Well-kept vacant lots can help reduce crime
Maintaining the yards of vacant properties helps reduce crime rates in urban neighborhoods, indicates a new Michigan State University study that's the most comprehensive to date.
The study, published online in the journal Applied Geography, overlaid nine years of crime statistics in Flint, Michigan, with data from a greening program where thousands of abandoned lots in various neighborhoods were regularly mowed and maintained.
Richard Sadler, an urban geographer and the study's lead author, assigned each neighborhood a "greening score" based on how many vacant properties in the area were being kept up. Using a method called "emerging hot spot analysis," which identifies patterns or trends of events over space and time, he applied crime data from 2005 through 2014.
"Generally speaking, I found that greening was more prevalent where violent crime, property crime and victimless crime were going down," said Sadler, an assistant professor of public health in the College of Human Medicine.
The premise of the study was devised when the Genesee County Land Bank Authority began its Clean and Green program 13 years ago to spruce up vacant property throughout the city. They discovered that over the years, the program seemed to produce another benefit - in neighborhoods where community groups maintained vacant lots, crime appeared to decline.
"We've always had a sense that maintaining these properties helps reduce crime and the perception of crime," said Christina Kelly, the land bank's planning and neighborhood revitalization director. "So we weren't surprised to see the research back it up."
Flint's population of slightly more than 100,000 is half what it was in the 1960s and the city has lost 41 percent of its jobs as the auto industry pulled out. This led to a concentration of poverty in Flint, a decrease in the number of police officers and a rise in crime to one of the highest rates in the nation.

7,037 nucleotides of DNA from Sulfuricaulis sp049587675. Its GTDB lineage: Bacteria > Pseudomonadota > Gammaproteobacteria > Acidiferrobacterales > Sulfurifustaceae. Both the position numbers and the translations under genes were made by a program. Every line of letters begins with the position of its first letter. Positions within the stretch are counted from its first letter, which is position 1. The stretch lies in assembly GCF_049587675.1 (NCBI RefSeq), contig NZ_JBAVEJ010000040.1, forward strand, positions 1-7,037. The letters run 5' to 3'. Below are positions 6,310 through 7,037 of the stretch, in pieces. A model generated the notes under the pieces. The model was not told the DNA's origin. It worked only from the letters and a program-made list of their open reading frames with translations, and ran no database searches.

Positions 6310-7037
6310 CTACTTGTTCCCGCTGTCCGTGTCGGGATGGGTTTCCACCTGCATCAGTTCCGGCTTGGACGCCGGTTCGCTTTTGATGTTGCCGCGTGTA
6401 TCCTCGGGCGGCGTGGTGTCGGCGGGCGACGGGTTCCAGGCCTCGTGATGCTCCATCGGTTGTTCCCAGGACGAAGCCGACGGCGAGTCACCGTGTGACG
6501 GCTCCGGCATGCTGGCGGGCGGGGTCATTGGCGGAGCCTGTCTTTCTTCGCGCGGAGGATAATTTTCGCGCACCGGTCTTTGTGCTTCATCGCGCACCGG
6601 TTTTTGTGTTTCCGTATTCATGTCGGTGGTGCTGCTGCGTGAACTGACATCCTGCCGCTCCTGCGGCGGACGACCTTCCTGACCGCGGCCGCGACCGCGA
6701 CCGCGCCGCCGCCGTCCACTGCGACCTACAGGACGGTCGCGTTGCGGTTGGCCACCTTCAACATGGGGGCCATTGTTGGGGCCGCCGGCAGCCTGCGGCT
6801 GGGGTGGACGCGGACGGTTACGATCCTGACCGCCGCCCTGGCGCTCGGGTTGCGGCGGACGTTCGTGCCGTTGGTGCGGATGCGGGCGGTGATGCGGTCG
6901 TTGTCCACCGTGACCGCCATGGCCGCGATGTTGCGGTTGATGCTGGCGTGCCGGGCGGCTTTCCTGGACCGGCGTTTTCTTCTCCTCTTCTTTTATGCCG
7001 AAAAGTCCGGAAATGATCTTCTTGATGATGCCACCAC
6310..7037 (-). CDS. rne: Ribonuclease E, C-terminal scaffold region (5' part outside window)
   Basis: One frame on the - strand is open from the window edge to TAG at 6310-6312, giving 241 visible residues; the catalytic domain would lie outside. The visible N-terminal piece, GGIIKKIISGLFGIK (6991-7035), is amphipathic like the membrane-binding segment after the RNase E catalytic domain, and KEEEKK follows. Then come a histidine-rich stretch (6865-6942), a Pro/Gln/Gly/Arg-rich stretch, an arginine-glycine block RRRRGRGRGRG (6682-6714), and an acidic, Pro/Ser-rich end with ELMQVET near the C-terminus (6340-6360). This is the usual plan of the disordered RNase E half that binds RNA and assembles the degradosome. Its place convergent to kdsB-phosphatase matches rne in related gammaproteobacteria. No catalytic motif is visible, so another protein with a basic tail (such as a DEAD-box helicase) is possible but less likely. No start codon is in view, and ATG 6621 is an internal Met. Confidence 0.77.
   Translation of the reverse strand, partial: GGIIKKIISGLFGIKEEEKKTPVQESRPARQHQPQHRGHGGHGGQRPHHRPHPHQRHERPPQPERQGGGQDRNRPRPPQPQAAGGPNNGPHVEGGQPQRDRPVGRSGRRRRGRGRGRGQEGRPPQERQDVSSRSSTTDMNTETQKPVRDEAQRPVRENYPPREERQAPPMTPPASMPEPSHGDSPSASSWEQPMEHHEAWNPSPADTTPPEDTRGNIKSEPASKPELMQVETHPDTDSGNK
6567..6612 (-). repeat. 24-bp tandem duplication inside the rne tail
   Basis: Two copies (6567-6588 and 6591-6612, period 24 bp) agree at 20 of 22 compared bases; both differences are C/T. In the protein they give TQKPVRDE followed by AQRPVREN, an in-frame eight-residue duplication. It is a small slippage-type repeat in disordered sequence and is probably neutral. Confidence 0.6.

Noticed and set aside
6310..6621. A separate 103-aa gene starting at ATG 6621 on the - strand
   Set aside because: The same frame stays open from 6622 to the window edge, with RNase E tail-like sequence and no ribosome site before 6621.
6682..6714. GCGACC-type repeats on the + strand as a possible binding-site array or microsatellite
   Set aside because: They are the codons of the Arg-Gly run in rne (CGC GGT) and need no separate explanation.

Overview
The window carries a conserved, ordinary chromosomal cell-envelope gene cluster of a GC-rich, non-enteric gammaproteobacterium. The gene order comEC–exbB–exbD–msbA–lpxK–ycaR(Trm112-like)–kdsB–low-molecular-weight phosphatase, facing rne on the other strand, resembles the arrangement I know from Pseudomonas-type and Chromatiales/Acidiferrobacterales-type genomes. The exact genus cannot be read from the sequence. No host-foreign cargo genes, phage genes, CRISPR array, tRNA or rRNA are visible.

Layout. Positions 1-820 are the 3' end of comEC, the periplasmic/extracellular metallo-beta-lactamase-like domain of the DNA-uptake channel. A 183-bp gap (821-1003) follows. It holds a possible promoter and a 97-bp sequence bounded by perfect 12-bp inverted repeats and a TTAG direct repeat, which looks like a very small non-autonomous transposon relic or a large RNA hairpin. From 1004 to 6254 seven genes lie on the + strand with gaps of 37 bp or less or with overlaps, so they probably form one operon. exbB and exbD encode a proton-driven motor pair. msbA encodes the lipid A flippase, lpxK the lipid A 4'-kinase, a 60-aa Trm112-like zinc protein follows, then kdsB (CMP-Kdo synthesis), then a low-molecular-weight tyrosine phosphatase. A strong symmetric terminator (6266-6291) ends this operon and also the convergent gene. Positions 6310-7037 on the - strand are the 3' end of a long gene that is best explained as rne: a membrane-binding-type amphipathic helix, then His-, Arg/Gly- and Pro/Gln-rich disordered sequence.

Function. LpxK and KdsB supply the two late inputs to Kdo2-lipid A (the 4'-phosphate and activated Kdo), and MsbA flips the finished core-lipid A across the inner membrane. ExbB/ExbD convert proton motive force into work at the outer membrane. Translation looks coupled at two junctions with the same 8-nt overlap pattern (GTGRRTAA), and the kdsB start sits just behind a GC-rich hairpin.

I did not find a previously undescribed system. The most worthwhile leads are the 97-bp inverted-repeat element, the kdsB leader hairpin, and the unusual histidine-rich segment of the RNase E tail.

Today, more than 42 percent of the properties in Flint are either publicly owned or otherwise vacant.
Sadler said investments in eliminating blight and getting community buy-in can pay off in a number of ways for urban areas across the country and be less expensive to sustain.
Earlier studies have shown that greening and gardening programs in general are linked to less stress, depression and hopelessness for residents, as well as lower crime rates, including assaults, burglaries and robberies. But Sadler mentioned that an in-depth space-and-time analysis of these correlations has not been explored until now.
He indicated that programs such as Clean and Green not only make the properties more attractive for development and stabilizes neighborhoods, but alert potential criminals that residents are keeping an eye on things.
"It's people looking out for their own neighborhoods," he said. "If you know somebody's watching, you're not going to go out and vandalize something. It's the overall change in perception created by cleaning up blighted property."